- 11 children have died after an outbreak of adenovirus at a New Jersey health facility.
- A University of Maryland student has also died after an “adenovirus associated illness.”
- Adenovirus symptoms can range from mild to severe.
- The children affected in the New Jersey the outbreak had “severely compromised immune systems,” health officials said, putting them at greater risk for serious illness.
- There’s no specific treatment for adenoviruses, but proper hand washing can help stop the spread.
11 children have died after an outbreak of adenovirus sickened patients staying at a New Jersey medical facility.
In a statement released November 16, the New Jersey Department of Health said there have been 34 cases of the illness in children receiving treatment at the Wanaque Center for Nursing and Rehabilitation. All the children sickened in the outbreak have “severely compromised immune systems” and became ill between September 26 and November 12, the statement added.
The number of deaths has risen from six to 11 since New Jersey Health officials first announced the outbreak in October.
“The grief from the loss of a child is overwhelming and we extend our deepest sympathies to this family and all of the families who have had to endure these terrible losses,” state health commissioner Dr. Shereef Elnahal said in the statement.
The virus has also sickened young people elsewhere in the country. On November 1, the University of Maryland learned of an isolated case of a student with adenovirus. Since then, the university has confirmed five additional cases of “adenovirus associated illness,” according to a statement from the school’s Health Center. One student at the school – identified in reports as 18-year-old freshman Olivia Paregol – died after contracting “adenovirus associated illness,” CNN reported on Wednesday.
Here’s what to know about adenovirus, its symptoms, and the particular strain that’s behind the outbreak in New Jersey.
Adenoviruses can cause a range of symptoms
Adenoviruses are common and can cause a range of illness, including cold-like symptoms, sore throat, bronchitis, pneumonia, diarrhoea, and pink eye, according to the Centres for Disease Control and Prevention (CDC). The illnesses caused by adenoviruses can range from mild all the way to severe. Those with weakened immune systems are at a higher risk for more severe sickness.
The children affected by the outbreak in New Jersey are “medically fragile” and have “severely compromised immune systems,” according to the New Jersey Department of Health.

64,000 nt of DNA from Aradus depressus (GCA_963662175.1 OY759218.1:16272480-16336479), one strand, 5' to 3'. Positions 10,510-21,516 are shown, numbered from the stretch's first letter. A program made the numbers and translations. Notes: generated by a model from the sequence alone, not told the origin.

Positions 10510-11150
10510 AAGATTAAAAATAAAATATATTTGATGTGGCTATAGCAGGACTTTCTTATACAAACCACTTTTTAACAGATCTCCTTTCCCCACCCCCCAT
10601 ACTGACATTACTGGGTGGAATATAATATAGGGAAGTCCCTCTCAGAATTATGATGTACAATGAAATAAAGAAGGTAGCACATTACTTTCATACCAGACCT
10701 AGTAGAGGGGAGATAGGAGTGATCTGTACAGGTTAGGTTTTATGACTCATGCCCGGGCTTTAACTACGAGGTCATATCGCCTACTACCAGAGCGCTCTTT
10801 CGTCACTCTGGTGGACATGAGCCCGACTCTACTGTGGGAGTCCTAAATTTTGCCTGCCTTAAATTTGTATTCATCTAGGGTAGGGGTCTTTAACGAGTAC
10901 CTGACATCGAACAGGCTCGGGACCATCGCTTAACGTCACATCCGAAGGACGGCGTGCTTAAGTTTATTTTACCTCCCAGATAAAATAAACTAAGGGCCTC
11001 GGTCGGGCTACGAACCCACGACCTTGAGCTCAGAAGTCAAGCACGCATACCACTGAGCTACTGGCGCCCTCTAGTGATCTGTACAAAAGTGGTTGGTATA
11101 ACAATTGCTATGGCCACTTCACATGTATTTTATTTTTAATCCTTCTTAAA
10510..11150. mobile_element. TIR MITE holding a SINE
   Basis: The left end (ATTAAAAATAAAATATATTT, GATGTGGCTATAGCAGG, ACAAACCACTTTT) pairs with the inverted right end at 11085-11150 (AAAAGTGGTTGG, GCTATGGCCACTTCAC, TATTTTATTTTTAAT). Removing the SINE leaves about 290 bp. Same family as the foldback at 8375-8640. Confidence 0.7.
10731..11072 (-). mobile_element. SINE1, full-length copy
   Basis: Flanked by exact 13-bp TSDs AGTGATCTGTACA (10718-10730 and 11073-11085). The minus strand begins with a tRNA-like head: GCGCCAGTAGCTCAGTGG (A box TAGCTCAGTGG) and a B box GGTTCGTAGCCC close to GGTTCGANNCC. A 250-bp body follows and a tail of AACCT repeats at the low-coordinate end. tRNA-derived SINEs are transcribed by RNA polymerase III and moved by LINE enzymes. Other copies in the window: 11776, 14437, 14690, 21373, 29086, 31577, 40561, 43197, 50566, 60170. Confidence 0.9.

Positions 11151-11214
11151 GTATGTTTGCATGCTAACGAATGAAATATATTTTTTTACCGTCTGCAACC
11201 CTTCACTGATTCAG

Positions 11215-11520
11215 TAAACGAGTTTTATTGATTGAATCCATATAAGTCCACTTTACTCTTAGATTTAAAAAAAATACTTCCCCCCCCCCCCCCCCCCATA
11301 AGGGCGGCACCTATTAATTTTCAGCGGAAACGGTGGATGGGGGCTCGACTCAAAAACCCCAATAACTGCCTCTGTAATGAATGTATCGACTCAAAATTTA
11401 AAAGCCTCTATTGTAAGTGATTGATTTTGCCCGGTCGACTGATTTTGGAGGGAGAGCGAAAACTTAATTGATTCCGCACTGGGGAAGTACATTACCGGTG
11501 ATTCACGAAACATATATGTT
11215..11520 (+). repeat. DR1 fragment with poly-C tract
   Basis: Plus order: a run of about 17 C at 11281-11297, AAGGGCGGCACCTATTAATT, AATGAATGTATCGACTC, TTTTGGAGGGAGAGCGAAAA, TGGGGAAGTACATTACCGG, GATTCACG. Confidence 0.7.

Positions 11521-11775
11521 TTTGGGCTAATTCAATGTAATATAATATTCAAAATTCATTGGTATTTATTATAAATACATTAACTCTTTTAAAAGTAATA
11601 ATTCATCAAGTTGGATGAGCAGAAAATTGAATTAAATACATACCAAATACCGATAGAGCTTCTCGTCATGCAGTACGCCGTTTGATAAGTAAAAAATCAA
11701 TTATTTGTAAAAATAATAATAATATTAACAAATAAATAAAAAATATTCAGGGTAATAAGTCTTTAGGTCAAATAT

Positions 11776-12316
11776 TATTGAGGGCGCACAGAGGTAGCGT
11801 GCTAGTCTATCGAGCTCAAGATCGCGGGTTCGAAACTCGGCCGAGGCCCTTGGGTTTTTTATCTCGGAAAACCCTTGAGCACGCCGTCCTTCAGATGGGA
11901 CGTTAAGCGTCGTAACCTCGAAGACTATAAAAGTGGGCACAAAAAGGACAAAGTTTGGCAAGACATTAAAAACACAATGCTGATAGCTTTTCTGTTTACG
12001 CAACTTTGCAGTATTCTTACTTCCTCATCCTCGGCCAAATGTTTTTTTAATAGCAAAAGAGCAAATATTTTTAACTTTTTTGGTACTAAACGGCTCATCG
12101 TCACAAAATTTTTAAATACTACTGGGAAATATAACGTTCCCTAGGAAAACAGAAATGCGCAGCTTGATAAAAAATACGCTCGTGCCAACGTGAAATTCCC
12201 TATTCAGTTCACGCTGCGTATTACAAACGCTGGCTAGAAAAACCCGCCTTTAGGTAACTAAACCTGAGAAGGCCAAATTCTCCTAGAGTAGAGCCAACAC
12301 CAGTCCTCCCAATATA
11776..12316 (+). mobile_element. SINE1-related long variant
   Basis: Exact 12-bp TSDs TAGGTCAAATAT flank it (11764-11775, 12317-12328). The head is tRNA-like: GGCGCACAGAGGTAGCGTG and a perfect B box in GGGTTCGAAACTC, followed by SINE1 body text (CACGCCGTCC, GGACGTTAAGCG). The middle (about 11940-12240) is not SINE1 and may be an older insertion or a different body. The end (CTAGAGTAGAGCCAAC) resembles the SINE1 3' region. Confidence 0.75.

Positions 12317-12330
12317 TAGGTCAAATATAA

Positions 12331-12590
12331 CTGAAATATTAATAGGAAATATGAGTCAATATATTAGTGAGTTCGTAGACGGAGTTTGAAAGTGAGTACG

There’s no specific treatment for adenovirus, and since most cases are mild, infected people may only need care to address their symptoms, the CDC adds.
The strain in the New Jersey outbreak may be more severe
New Jersey health officials said that the outbreak at the Wanaque Center was caused by a particular strain called adenovirus 7.
The same strain was also detected in one of the University of Maryland cases of adenovirus.
“Unfortunately, the particular strain of adenovirus … has been particularly associated with disease in communal living arrangements and can be more severe,” a New Jersey Department of Health Statement said.
On October 30, officials released a report of an unannounced health inspection at Wanaque Center. A statement said the facility “had deficiencies,” but they didn’t indicate that patients received “substandard care.”
In a statement provided to TIME on October 23, a spokesperson for the Wanaque Center said it “continues to fully cooperate with these agencies and has sought out their medical guidance with respect to the virus. As a result, facility staff have diligently implemented all available infection control and prevention measures in order to protect the health and safety of the Wanaque Center’s residents.”
The New Jersey Department of Health mandated last week that the facility separate residents without adenovirus symptoms from the residents who have the virus.
“Previously, the facility was not able to take this action, but as a result of a continuously decreasing census, Wanaque Center now has sufficient space to be able to separate patients,” a department statement said.
On November 17, state health officials confirmed that the separation of adenovirus patients was complete.
Good hand washing can help stop the spread
Adenoviruses are most commonly spread by close personal contact like shaking hands; coughing or sneezing; and touching a surface that has adenoviruses on it and then touching your mouth, nose, or eyes, according to the CDC.
There is a vaccine to protect against adenovirus strains four and seven, but it’s currently only available for members of the US military. In the past, these two strains have caused severe outbreaks of illness among military recruits.
Unfortunately, because of their compromised immune system, the children sickened in the Wanaque Center outbreak were not eligible for the vaccine, according to the New Jersey Department of Health.
You can protect yourself against adenoviruses (and other infections) buy not touching your eyes, mouth, or nose with unwashed hands; avoiding contact with sick people; and washing your hands often with soap and water, according to the CDC.
If you get sick, you can help protect others by staying home when possible, covering your mouth and nose when sneezing, avoiding sharing cups and utensils with others, and washing your hands. Just make sure that your handwashing technique is correct for the best protection.
This post has been updated to reflect new information released by the New Jersey Department of Health and cases of adenovirus reported at the University of Maryland.
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